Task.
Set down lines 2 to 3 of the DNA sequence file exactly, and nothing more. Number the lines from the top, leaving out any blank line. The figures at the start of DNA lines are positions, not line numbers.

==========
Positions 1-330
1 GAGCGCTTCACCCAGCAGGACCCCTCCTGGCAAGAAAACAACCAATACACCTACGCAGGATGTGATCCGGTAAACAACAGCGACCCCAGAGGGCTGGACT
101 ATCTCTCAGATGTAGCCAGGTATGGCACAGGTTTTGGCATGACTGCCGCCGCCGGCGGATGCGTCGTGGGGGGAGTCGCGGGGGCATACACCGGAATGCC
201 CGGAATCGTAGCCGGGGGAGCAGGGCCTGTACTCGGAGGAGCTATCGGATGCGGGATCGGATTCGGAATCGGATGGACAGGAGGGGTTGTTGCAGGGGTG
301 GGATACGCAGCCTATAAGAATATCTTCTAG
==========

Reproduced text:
1 GAGCGCTTCACCCAGCAGGACCCCTCCTGGCAAGAAAACAACCAATACACCTACGCAGGATGTGATCCGGTAAACAACAGCGACCCCAGAGGGCTGGACT
101 ATCTCTCAGATGTAGCCAGGTATGGCACAGGTTTTGGCATGACTGCCGCCGCCGGCGGATGCGTCGTGGGGGGAGTCGCGGGGGCATACACCGGAATGCC